ANALYSIS: By Pat Walsh
The recent sentencing of Basuki “Ahok” Tjahaja Purnama, the Christian Chinese-Indonesian Governor of Jakarta, to two years in jail for blasphemy will leave many people in the Asia-Pacific region confounded if not, sadly, further averse to Indonesia.
The court’s decision is not a small thing. Jakarta alone has a population roughly that of New South Wales and Victoria in Australia combined – and more than double the entire population of New Zealand.
Jailing its governor is the equivalent of putting an Australian state premier or the New Zealand prime minister behind bars, conceivable only for the most egregious of crimes.
When the official in question is also widely admired for his competency, opposition to corruption, and drive to reform the massive mess which is Jakarta, one could be forgiven for assuming his blasphemy must have been of medieval proportions.
Did he denounce Islam as “evil’ like the American evangelist Franklin Graham? Did he publicly denounce God as ‘stupid’ like Stephen Fry, now the subject of investigation for blasphemy by the Irish police?
On the contrary. Ahok is deeply respectful of Islam and has many Muslim supporters. Though a Christian, he is also impressively Islam-literate and can quote the Koran, an unusual ability for a Christian.
Ironically, it is this knowledge that worked against him. He asked an Indonesian audience not to be persuaded to vote against him by opponents who claimed the Koran prohibits Muslims from voting for non-Muslims. The implication that leaders should be chosen for their competence not their religion or ethnic background will sound like common sense rather than blasphemy to most people.
Huge numbers mobilised
But extreme Muslims claimed his comment vilified the Koran and that voting for an infidel is apostasy. Their campaign mobilised huge numbers, mainly from outside Jakarta, and resulted in Ahok losing the recent election for the governorship — and his freedom.
Unless his appeal to the Supreme Court succeeds, the blasphemy finding also means he will be banned for life from running for public office.
The affair has already done a serious disservice to Indonesia. It presents Indonesia as fanatical, racist and sectarian. While these perceptions are patently unfair, the affair also reveals some aspects of contemporary Indonesia that are obscured by Canberra’s often lavish praise of our important neighbour.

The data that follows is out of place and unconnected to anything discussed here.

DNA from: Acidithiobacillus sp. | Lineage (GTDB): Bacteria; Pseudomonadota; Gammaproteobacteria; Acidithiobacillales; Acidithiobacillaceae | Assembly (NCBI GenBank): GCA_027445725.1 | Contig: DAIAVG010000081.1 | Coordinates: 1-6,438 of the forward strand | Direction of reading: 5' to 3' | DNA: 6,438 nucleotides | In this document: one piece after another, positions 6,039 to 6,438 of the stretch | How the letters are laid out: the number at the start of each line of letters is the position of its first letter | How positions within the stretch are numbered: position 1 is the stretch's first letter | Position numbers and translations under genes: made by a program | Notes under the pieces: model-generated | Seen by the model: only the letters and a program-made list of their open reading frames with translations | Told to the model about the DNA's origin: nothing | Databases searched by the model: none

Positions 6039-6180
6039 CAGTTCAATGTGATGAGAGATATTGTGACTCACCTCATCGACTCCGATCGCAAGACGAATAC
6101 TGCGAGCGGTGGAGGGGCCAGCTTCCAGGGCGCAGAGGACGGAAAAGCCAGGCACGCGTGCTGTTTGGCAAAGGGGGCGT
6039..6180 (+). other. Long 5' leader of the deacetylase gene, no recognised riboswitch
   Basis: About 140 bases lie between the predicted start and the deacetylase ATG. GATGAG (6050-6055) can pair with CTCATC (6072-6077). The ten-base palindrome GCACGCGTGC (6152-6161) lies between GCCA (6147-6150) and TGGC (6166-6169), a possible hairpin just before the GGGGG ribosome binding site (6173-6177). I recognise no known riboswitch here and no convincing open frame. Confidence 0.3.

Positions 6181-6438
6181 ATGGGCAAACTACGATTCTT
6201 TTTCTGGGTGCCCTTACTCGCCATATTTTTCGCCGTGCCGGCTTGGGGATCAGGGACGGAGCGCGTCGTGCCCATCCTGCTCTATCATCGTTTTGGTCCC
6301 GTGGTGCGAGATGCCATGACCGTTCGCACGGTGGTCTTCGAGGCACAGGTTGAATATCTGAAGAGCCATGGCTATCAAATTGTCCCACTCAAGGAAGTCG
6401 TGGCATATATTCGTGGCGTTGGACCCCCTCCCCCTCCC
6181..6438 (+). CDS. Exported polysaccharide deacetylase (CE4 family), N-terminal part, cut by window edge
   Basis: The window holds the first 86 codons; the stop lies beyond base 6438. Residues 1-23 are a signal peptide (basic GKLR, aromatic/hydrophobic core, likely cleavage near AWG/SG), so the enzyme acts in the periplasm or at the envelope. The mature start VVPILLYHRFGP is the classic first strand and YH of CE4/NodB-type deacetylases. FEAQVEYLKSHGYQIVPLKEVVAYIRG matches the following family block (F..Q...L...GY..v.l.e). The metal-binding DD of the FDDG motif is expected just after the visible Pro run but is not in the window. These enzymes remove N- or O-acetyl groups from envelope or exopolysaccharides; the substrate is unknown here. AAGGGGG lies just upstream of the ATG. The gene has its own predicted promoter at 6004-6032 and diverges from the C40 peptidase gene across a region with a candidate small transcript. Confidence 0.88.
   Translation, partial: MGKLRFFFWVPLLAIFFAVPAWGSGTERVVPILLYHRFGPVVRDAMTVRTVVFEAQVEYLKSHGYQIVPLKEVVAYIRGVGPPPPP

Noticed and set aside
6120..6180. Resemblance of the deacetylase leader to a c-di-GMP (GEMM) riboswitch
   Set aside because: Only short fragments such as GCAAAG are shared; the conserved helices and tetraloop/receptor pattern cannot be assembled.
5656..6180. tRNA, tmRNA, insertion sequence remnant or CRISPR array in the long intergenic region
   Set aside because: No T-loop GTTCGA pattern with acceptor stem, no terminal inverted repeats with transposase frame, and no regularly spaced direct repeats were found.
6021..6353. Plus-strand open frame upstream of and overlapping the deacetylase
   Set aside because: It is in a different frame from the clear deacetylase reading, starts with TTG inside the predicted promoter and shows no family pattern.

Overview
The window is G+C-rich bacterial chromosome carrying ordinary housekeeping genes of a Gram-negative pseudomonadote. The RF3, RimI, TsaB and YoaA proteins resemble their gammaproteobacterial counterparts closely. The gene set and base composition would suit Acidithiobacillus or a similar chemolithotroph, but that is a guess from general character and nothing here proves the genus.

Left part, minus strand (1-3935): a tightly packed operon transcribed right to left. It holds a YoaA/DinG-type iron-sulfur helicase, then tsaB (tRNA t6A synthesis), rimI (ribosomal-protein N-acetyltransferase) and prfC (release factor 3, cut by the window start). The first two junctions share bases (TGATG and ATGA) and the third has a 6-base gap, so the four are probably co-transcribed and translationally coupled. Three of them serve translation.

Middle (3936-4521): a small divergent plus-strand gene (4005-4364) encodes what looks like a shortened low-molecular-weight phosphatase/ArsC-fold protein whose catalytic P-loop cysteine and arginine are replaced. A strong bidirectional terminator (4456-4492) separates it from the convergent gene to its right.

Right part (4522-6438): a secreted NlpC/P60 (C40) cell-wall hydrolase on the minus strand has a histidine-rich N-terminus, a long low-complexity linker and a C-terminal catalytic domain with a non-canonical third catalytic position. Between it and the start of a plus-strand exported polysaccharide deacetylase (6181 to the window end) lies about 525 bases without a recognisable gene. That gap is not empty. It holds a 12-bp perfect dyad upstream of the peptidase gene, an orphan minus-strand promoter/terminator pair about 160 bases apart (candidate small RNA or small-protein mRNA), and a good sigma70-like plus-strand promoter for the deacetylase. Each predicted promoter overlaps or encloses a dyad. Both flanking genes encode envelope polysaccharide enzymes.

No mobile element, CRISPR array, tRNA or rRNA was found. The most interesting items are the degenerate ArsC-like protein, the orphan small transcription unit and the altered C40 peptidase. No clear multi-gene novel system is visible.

Radical Islam is increasing in strength and confidence in Indonesia. “Be careful what you wish for,” an Indonesian academic said to me during the anti-democratic Suharto years.
He went on to observe that democracy would allow Muslim organisations sidelined during the Suharto years to operate freely and accept generous funding from benefactors like the Saudi regime whose King Salman recently made a historic visit to Indonesia. The majority of Muslims are moderate and disagree with the hard right but the Ahok case shows that, in a country of 240 million people, a minority can comprise millions and exercise significant political influence.
This influence extends to the nominally independent judiciary whose pronouncement on Ahok is widely considered to have been dictated by the protesters. In effect Ahok was “lynched”.
Aggressive sectional politics
Most fair-minded people in Indonesia and beyond, not least in places like England and Wales where blasphemy laws have been abolished, would struggle to see what was blasphemous about Ahok’s reference to the Koran. The court put aggressive sectional politics ahead of its duty to comply with the rule of law and the International Covenant on Civil and Political Rights to which post-Suharto Indonesia is a signatory.
As with Indonesia’s mock trials on human rights violations in East Timor when the court absolved the powerful military, the court has compromised its independence and bowed to external pressure.
The sidelining of Ahok also demonstrates the continuing power of entrenched political and economic interests in Indonesia. Ahok stood for clean government. He is a vigorous opponent of corruption, a vice roundly condemned in the Koran. Arguably Ahok’s opposition to this Indonesian curse should have earned the admiration of all Muslims, not jail.
Ahok’s removal is also a victory for Prabowo Subianto, recently headlined by The Age as Indonesia’s possible next president. The ex-general’s candidate beat Ahok in the governship elections, thereby delivering Prabowo a major platform from which to conduct his assault on the presidency, currently held by Joko Widodo, himself a former governor of Jakarta.
The Age reported that Prabowo forbids the killing of insects on his ranch. Timorese would laugh in disbelief. Their truth commission report lists him as having command responsibility for war crimes and crimes against humanity committed during the many years he was active in East Timor.
The Catholic archbishop of Jakarta has publicly condemned growing fundamentalism and intolerance in Indonesia and the Protestant Council of Churches has called for Ahok’s release and the revocation of the blasphemy law.
Nuns, priests, seminarians and laity have rallied in support of Ahok. One sincerely hopes that the Supreme Court will overrule in Ahok’s favour and that the campaign to scrap the blasphemy law will succeed.
Both measures would do much to restore faith in Indonesia and its future.
Pat Walsh is a human rights activist and former adviser to the Timor-Leste Commission for Reception, Truth and Reconciliation. He co-founded Inside Indonesia magazine.